Easy to Use Parallel foreach, that can be Magnitudes Faster than the .NET Version – DEVELOPPARADISE
17/07/2018

Easy to Use Parallel foreach, that can be Magnitudes Faster than the .NET Version

Introduction

I’d like to share a quick solution for a parallel foreach loop, which can potentially increase the performance of certain applications currently using the built in version introduced in .NET 4.0. This custom version is suited to be used in nested loops, where the outer one needs to be processed sequentially. The number of threads has to be set manually, this could provide additional control over the threads.

Background

Recently, I’ve run into a problem, where I had a collection of items which could be independently processed, but I also had an outer loop in which I had to sequentially post-process the said collection. Repeatedly creating the inner Parallel.Foreach resulted in such an overhead, that the performance was much worse than using a non parallel loop. As a solution, I’ve created a class, that makes it possible to instantiate many of the necessary objects outside of the loops, thus lightening the administrative overhead.

This console application is a demo to demonstrate the potential performance increase.

I used a prime number finder algorithm (FindPrimeNumber(int n)) as a calculation heavy function.

static void Main(string[] args)
{
    int numberOfThreads = 7;
    int numberOfIterations = 10000;
    int startOfRange = 80;

    List<int> numbers = new List<int>();
    numbers = Enumerable.Range(startOfRange, 7).ToList();

    Console.WriteLine($"Parallel processing has started...");

    var stopwatch = Stopwatch.StartNew();
    stopwatch.Start();

    ParallelProcessor<int> pp = new ParallelProcessor<int>(numberOfThreads, FindPrimeNumber);

    for (int j = 0; j < numberOfIterations; j++)
    {
        pp.ForEach(numbers);
    }

    stopwatch.Stop();
    Console.WriteLine($"Job's (custom) done over {stopwatch.ElapsedMilliseconds} ms");

    Console.WriteLine($"Process started: Built-in ForEach");

    stopwatch.Reset();
    stopwatch.Start();

    for (int j = 0; j < numberOfIterations; j++)
    {
        Parallel.ForEach(numbers, (currentNumber) =>
        {
            FindPrimeNumber(currentNumber);
        });
    }

    Console.WriteLine($"Job's (built-in) done over {stopwatch.ElapsedMilliseconds} ms");
    Console.WriteLine($"Process started: sequential");
    stopwatch.Reset();
    stopwatch.Start();

    for (int j = 0; j < numberOfIterations; j++)
    {
        for (int i = 0; i < numbers.Count; i++)
        {
            FindPrimeNumber(numbers[i]);
        }
    }

    Console.WriteLine($"Job's (sequential) done over {stopwatch.ElapsedMilliseconds} ms");
    Console.ReadKey();
}

static void FindPrimeNumber(int n)
{
    int count = 0;
    long a = 2;
    while (count < n)
    {
        long b = 2;
        int prime = 1;
        while (b * b <= a)
        {
            if (a % b == 0)
            {
                prime = 0;
                break;
            }
            b++;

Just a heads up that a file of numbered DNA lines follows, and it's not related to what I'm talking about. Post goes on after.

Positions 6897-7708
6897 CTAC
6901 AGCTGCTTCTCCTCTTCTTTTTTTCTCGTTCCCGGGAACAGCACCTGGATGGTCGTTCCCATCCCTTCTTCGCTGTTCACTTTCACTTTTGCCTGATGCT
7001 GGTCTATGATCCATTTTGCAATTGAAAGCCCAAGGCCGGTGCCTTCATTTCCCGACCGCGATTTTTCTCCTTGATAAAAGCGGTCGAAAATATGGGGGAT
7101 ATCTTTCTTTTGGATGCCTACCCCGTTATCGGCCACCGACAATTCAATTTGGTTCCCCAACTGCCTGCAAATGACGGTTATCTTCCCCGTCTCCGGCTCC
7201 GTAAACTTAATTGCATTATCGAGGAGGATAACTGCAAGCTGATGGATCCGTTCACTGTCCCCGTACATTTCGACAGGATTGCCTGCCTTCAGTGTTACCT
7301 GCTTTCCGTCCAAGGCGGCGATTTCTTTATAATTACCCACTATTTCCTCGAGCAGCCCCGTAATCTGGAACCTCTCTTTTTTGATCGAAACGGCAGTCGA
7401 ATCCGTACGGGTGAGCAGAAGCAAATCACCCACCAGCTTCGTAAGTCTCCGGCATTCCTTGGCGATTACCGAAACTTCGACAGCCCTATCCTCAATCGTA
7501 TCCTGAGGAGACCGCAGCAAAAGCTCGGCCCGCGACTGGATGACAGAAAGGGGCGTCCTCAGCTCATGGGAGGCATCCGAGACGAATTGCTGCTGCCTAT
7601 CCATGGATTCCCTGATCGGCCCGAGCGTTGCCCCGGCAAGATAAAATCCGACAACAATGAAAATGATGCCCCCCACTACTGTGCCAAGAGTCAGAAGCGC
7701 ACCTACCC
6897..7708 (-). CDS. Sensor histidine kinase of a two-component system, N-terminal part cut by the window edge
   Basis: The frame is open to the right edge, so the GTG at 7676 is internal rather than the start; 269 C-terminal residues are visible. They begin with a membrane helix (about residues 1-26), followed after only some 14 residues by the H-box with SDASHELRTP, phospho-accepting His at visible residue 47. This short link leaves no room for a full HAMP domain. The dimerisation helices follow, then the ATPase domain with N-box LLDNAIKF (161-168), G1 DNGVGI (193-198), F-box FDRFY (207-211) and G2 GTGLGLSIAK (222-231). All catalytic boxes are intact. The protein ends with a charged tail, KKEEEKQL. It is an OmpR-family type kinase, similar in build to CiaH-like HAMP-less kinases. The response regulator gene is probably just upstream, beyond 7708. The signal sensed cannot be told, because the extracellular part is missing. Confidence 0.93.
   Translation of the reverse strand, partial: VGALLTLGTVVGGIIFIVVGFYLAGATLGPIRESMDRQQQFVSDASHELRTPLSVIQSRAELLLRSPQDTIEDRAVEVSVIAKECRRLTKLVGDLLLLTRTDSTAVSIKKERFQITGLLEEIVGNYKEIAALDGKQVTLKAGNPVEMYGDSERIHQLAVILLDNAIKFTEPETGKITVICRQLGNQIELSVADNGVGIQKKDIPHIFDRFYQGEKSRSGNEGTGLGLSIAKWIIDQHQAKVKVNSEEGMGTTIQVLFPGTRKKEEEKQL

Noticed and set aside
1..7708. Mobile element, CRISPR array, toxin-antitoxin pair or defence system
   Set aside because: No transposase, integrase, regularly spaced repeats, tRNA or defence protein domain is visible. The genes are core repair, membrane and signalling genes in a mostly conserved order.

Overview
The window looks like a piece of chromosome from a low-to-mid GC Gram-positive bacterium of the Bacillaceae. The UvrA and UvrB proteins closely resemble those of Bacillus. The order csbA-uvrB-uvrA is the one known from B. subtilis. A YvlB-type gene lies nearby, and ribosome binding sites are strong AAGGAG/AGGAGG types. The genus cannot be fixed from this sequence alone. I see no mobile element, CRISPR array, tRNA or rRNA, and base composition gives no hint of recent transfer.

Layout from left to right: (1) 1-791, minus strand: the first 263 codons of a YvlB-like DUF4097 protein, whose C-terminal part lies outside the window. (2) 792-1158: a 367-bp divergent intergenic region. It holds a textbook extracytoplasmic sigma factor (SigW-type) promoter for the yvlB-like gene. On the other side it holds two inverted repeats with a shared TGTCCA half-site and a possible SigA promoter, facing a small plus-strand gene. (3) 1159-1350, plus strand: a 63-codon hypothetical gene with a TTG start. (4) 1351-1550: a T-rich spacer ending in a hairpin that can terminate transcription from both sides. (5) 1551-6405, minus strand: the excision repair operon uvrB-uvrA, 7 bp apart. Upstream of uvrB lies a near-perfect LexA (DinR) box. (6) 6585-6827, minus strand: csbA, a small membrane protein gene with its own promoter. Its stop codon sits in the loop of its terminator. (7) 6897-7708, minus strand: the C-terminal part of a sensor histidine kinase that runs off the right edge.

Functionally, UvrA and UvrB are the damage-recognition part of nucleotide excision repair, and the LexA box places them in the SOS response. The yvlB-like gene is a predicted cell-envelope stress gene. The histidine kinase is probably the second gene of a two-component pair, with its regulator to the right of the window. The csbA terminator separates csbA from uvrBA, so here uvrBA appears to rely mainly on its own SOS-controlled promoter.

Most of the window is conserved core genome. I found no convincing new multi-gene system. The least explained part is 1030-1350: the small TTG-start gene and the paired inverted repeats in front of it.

}
        if (prime > 0)
        {
            count++;
        }
        a++;
    }
}

This demo application produced the following output:

Parallel processing has started...
Job's (custom) done over 994 ms
Process started: Built-in ForEach
Job's (built-in) done over 3159 ms
Process started: sequential
Job's (sequential) done over 2262 ms

Using the Code

The class itself is very simple:

public class ParallelProcessor<T>
{
    SlicedList<T>[] listSlices;
    int numberOfThreads;
    Action<T> action;
    ManualResetEvent[] manualResetEvents;

    public ParallelProcessor(int NumberOfThreads, Action<T> Action)
    {
        this.numberOfThreads = NumberOfThreads;
        this.listSlices = new SlicedList<T>[numberOfThreads];
        this.action = Action;
        this.manualResetEvents = new ManualResetEvent[numberOfThreads];

        for (int i = 0; i < numberOfThreads; i++)
        {
            listSlices[i] = new SlicedList<T>();
            manualResetEvents[i] = new ManualResetEvent(false);
            listSlices[i].indexes = new LinkedList<int>();
            listSlices[i].manualResetEvent = manualResetEvents[i];
        }
    }

    public void ForEach(List<T> Items)
    {
        prepareListSlices(Items);
        for (int i = 0; i < numberOfThreads; i++)
        {
            manualResetEvents[i].Reset();
            ThreadPool.QueueUserWorkItem(new WaitCallback(
                DoWork), listSlices[i]);
        }
        WaitHandle.WaitAll(manualResetEvents);
    }

    private void prepareListSlices(List<T> items)
    {
        for (int i = 0; i < numberOfThreads; i++)
        {
            listSlices[i].items = items;
            listSlices[i].indexes.Clear();
        }
        for (int i = 0; i < items.Count; i++)
        {
            listSlices[i % numberOfThreads].indexes.AddLast(i);
        }
    }

    private void DoWork(object o)
    {
        SlicedList<T> slicedList = (SlicedList<T>)o;

        foreach (int i in slicedList.indexes)
        {
            action(slicedList.items[i]);
        }
        slicedList.manualResetEvent.Set();
    }
}

public class SlicedList<T>
{
    public List<T> items;
    public LinkedList<int> indexes;
    public ManualResetEvent manualResetEvent;
}

To use the function, you need to create an instance of the class, and call the ForEach() method with the collection as a parameter, as you can see in the demo app as well:

ParallelProcessor<int> pp = new ParallelProcessor<int>(numberOfThreads, FindPrimeNumber);
pp.ForEach(numbers);